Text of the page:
‘Opportunists promising quick fixes’
Viewed from the perspective of the average citizen, however, the recent progress made in the economy and governance offers no immediate relief from the grind of daily living.
There is a prevailing sense among significant sections of the population—the farming communities that must deal with drought and typhoons, the rural folk who have no access to health and other social services, the urban poor who have to put up with the congestion and the neighborhood bullies, the minimum wage earners and middle-level professionals who must spend time in traffic travelling to and from work, the fresh college graduates as well as the credit-constrained small entrepreneurs whose time and energies are exhausted going through the bureaucratic maze to obtain clearances, the aggrieved ordinary citizen with no access to the authorities to obtain redress for substandard service—that either too little is being done or they have been completely bypassed by government.
This situation, where citizens feel increasingly alienated from their government, cannot be allowed to persist. Otherwise, the door is opened for opportunists promising quick fixes that could only lead to far worse outcomes. (Philippine Development Plan 2017-2022, Chapter 4, Overall Framework, page 47. Emphasis mine.)
Read that carefully, Reader. Does that not accurately represent what is happening now? Of course it does. That’s what the Plan is supposed to address. Now please focus on the last sentence.
Reader, I submit to you that the opportunists have come, in the form of our leaders (such as House Speaker Pantaleon Alvarez), appealing to our sense of patriotism (the nerve!) to support this move toward a federal AND parliamentary form of government, to solve our problems. Not only that. They will rush it—shove it down our throats—because the documents must be ready by March, to be included in the May 14 plebiscite (to coincide with the barangay elections, to “save” money).
Why do I say that Alvarez et al. are opportunists, offering quick fixes? Because, Reader, federalism, the parliamentary system, and Charter change were never a part of the long-term or medium-term plans of President Duterte, his campaign promises notwithstanding.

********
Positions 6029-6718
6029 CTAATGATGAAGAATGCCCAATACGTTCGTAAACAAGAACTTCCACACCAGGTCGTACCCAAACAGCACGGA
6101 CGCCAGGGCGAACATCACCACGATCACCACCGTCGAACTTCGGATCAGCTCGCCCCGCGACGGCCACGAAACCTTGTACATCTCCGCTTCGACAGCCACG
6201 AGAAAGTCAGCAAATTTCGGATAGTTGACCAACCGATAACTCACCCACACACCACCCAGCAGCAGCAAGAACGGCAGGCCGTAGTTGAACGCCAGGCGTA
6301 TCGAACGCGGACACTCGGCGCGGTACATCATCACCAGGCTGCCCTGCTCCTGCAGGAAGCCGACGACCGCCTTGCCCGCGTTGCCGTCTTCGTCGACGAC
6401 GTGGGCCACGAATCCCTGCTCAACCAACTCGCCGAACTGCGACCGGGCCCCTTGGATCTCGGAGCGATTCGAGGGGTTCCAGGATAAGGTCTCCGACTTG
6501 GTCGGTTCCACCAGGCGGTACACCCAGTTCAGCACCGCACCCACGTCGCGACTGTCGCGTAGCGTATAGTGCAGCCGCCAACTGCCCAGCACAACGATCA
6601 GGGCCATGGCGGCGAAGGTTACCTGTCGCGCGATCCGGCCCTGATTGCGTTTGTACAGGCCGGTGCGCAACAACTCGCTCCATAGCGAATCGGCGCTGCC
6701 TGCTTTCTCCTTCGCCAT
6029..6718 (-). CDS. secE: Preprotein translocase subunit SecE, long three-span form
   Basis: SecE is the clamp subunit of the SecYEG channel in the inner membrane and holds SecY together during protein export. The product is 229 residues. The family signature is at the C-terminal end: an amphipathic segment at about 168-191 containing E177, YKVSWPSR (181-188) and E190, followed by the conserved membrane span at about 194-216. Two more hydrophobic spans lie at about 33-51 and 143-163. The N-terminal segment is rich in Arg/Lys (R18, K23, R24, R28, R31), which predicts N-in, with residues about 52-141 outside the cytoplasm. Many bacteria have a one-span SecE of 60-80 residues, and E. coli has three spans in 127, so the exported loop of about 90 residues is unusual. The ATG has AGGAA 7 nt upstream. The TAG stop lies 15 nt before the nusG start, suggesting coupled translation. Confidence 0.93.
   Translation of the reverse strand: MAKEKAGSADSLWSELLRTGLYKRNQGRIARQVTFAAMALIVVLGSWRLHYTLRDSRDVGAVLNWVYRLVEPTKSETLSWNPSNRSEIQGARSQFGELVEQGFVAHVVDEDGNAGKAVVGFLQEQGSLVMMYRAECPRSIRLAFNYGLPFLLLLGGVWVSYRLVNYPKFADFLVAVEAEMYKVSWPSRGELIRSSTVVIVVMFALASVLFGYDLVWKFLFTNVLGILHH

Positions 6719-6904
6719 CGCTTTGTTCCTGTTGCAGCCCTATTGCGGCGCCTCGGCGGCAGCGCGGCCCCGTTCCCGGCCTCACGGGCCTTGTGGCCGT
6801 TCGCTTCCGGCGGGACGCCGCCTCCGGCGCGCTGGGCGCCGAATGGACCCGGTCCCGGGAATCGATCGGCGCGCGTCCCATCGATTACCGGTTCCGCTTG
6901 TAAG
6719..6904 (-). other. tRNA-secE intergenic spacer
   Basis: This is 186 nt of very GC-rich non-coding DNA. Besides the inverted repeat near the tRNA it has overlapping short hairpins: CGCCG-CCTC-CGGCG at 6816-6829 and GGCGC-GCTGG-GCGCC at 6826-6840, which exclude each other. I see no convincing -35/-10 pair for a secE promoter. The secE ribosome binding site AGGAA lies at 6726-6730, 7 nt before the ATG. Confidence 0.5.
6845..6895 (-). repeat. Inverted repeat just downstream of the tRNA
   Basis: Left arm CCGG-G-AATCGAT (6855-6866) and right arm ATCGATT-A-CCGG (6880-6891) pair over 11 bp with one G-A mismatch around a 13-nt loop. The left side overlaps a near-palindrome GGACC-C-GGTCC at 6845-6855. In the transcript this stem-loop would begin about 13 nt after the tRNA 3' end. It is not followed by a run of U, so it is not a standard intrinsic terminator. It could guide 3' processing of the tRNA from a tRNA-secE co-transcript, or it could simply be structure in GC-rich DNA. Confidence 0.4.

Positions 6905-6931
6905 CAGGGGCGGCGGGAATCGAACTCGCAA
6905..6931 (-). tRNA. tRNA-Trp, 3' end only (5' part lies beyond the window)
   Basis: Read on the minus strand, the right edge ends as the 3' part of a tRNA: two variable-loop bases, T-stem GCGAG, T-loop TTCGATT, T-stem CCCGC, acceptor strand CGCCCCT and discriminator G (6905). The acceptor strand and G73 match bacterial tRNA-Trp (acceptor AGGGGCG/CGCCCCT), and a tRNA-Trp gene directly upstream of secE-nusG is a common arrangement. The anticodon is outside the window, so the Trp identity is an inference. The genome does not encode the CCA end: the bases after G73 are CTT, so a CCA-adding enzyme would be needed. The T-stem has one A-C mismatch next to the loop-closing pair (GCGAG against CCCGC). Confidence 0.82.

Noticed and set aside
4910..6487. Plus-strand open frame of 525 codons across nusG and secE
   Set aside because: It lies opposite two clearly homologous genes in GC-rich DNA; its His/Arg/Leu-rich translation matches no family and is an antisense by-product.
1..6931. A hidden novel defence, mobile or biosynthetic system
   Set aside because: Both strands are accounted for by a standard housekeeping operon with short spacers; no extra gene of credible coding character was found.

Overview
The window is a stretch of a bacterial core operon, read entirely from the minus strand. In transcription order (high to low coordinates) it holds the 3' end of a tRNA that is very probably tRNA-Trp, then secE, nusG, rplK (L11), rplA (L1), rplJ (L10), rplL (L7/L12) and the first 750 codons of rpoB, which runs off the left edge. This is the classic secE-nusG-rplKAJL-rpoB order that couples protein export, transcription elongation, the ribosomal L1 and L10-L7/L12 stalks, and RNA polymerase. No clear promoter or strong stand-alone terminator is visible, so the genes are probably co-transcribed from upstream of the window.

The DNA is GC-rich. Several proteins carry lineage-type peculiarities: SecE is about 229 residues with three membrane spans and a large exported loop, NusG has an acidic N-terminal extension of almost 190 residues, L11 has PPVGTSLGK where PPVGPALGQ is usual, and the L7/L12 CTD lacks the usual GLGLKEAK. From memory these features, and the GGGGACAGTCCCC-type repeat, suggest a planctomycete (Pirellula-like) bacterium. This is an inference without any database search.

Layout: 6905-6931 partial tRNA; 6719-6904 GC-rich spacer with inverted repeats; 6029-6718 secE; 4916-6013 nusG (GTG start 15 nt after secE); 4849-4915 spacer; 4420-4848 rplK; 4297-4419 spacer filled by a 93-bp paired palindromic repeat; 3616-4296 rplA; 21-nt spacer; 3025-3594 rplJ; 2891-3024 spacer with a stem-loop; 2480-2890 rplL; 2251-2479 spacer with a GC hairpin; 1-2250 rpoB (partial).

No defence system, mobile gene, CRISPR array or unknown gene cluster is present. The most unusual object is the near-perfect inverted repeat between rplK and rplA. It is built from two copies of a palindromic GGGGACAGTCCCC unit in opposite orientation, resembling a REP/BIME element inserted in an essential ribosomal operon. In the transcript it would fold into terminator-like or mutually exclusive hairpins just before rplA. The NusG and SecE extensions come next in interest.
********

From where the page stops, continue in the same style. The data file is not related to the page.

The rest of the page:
What is the evidence that supports this statement? “On October 11, 2016, President Rodrigo R. Duterte signed Executive Order No. 5, s. 2016 approving and adopting the 25-year long-term vision entitled AmBisyon Natin 2040 as a guide for development planning. According to EO 5, the Philippine Development Plan 2017-2022 (PDP 2017- 2022) and the succeeding PDPs until 2040 shall be anchored on AmBisyon Natin 2040. In its preamble, EO 5 recognizes the need for a ‘bold vision and effective development planning’ based on a ‘forward-looking approach that goes beyond a single administration.’ It also emphasized the centrality of people in development planning and their aspirations as requisite for the design of government interventions to achieve development outcomes.” (Philippine Development Plan 2017-2022, Ch. 1 “The Long View,” p. 7.)
Yet, Reader, as mentioned earlier, neither AmBisyon 2040 nor the Philippine Development Plan has one word about federalism, a parliamentary system, or Charter change.
What does all this have to do with opportunism? Well, didn’t the Speaker dangle before the Congress the possibility of no elections in 2019? In which case, the sitting congressmen will sit, if the PDP-Laban view is approved, until at least 2030, because the transitory period must be at least that long to accomplish all the preparations for change. I will discuss this at a later date.
From what I read, all sitting elected local officials will not be left out either, because they will also have the benefits of No-El (no elections) for that period of time. In fact, even with the 2019 local elections, all elected officials will still have extended terms. That’s the “far worse outcomes.”
In other words, we are promised a quick fix. But the quick fix isn’t so quick, after all. And it is the trapos, happy new year to them, that will gain from the fix. We, the people, get the pain.
Can we fight this disgusting scenario? Yes. Abangan.
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